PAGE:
Democrats hope to make inroads in Sangamon County Council by fielding nine candidates who challenge Republican incumbents in the Nov. 8 general election.
That’s the most GOP power challengers on the board in the past 20 years, according to Sangamon County Democratic Chairman Bill Houlihan.
“I feel good about it,” he said. “All of these people have a chance of winning. These contestants spent a lot of time on the weekends knocking on doors.”
Incumbent Linda Fulgenzi, a Leland Grove resident, faces a Democratic challenger in District 12 for the first time since joining the board in 2007. “As Republicans, we have never been challenged by Democrats like we are now,” she said.
Sangamon County Board Chairman Andy Van Meter, a Republican from Springfield, said he was optimistic his party would retain majority control of the board, which Republicans have dominated for more than three decades.
“I think we have a great track record of delivering top-notch service and spending taxpayer dollars prudently,” he said. Illinois Times.
Republicans currently hold 22 of the council’s 29 seats, each elected by district. The council would switch to Democratic control in the unlikely event that the nine Democratic challengers beat the Republican incumbents.
Part-time jobs pay $9,319 a year and represent neighborhoods that are home to about 6,700 people each.
All the seats are to be filled this year after a redistricting following the 2020 census; after that, board members will serve terms of two or four years.
The council controls the purse strings of the county government, which operates on a budget of between $127 million and $160 million and includes the sheriff’s department, county jail, county health department, state attorney state, the coroner, the highway department, the animal control center and a community action agency. who helps the needy.
Van Meter, who served on the board for nearly 30 years, takes on Democratic challenger Maureen Bommarito in District 24.
Other incumbents facing challengers include: Republican Paul Truax vs. Democrat Chrisandra Brown in District 10; Fulgenzi against Democrat Marc Ayers in District 12; Republican Brad Miller vs. Democrat Mikaelah Curry in District 13; Republican Annette Fulgenzi vs. Democrat Aaron Tebrinke in District 17; Republican Alice Ramey vs. Democrat Vera Small in District 19; Republican George Preckwinkle versus Democrat Krishna Brahmamdam in District 25; Republican John O’Neill versus Democrat Rusty Jones in District 26; and Republican Abe Forsyth against Democrat Jon Hackler in District 27.
Houlihan, a former staffer for the Illinois Senate Democrats and U.S. Senator Dick Durbin, attributed the rise in the number of Democratic challengers to the party’s ongoing candidate recruitment efforts that have intensified under the former Democratic County Chair Doris Turner, now a state senator, and continued with Houlihan at the helm.
While people in rural parts of the county tend to vote Republican, that’s not always the case in Springfield neighborhoods, Houlihan said. “Springfield has a bluer streak than it has for many years,” he said.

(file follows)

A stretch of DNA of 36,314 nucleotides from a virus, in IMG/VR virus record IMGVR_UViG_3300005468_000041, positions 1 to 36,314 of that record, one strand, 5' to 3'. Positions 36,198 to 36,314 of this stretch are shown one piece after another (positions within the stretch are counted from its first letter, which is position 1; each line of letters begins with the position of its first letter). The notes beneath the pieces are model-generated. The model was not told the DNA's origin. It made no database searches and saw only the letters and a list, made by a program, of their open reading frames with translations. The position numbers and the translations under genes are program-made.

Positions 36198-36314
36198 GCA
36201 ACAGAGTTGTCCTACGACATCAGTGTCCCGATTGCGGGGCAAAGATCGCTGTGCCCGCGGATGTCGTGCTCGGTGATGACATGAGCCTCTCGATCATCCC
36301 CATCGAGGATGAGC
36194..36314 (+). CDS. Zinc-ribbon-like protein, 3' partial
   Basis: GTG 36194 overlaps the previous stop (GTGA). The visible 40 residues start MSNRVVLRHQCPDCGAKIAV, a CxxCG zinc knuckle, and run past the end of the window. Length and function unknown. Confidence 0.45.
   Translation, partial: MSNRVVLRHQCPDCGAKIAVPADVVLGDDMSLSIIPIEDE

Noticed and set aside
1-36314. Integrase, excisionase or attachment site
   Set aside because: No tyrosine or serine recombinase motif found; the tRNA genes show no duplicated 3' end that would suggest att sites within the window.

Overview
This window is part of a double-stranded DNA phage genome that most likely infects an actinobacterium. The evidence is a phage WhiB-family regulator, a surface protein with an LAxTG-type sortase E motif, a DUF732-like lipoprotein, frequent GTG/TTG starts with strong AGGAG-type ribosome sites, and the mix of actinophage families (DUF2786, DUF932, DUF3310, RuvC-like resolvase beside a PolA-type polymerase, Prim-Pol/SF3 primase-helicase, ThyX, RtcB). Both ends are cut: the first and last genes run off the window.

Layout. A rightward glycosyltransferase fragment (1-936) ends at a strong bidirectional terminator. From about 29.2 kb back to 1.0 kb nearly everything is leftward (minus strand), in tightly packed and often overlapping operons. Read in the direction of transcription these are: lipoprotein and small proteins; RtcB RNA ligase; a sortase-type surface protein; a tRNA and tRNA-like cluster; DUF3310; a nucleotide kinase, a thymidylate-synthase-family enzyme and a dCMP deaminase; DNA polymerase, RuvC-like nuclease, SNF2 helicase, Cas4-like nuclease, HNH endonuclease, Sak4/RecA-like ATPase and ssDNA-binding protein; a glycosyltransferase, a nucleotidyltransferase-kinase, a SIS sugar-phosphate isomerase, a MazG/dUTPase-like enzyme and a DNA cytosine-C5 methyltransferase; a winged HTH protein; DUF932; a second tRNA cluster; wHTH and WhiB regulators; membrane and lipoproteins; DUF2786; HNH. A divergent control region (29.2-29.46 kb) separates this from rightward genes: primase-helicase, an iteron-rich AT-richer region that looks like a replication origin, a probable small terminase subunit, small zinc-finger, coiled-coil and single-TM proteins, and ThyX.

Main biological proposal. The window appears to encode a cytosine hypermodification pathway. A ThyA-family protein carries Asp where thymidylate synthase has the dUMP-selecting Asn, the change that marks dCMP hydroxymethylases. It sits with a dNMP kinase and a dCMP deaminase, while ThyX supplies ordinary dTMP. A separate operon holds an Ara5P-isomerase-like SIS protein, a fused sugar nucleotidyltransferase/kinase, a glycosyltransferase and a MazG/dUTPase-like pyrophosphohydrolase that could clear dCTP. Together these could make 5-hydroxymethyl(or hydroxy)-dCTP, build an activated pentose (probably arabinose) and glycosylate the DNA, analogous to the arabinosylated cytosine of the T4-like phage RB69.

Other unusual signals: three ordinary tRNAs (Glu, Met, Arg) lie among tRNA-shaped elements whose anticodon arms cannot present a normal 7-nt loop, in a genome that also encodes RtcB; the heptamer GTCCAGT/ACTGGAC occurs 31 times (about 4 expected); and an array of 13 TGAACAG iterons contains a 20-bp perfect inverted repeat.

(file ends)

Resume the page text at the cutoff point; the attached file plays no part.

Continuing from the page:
The June 24 U.S. Supreme Court decision to overturn the landmark Roe v. Wade who protected abortion access energized women volunteers and voters, benefiting the Democratic Party nationally and locally, Houlihan said.
Ayers, 37, a Springfield resident who is Illinois director for the Humane Society of the United States, lobbyist and Democratic activist, said he wanted to serve on the board of directors to improve the control center of the animals and promote renewable energies and transparency.
This is his first attempt at election. He said he was confident in his chances of beating Fulgenzi to a two-year term after knocking on doors throughout the district, which tends to be Democratic and includes parts of the West Side of Springfield, Jerome and Leland Grove. . He said he overtook Fulgenzi in political fundraising.
Fulgenzi, a former elementary school teacher and former Leland Grove City Council member who didn’t want to give her age, helps her husband and son run a construction and renovation business. She said she had a “good feeling” about her chances.
Fulgenzi said she was running for another term because “there are things that are not finished that I started.” Fulgenzi said she participated in county committees planning a recently announced multimillion-dollar upgrade to the health department building to create a “one-stop shop” for public health services, community assistance and professional training.
She also wants to continue to help guide $127 million in work, including the creation of a central transportation hub and improvements to the county building.
Brahmamdam, 58, is a retired director of information technology for the state and a naturalized Indian American citizen who has lived in Springfield for more than 30 years. This is his first attempt at election. He said he was not afraid to challenge Preckwinkle, who has served on the board since 2007 and did not respond to requests for comment.
“We need new thinking in the board,” Brahmamdam said. “The sky is the limit in the United States of America.”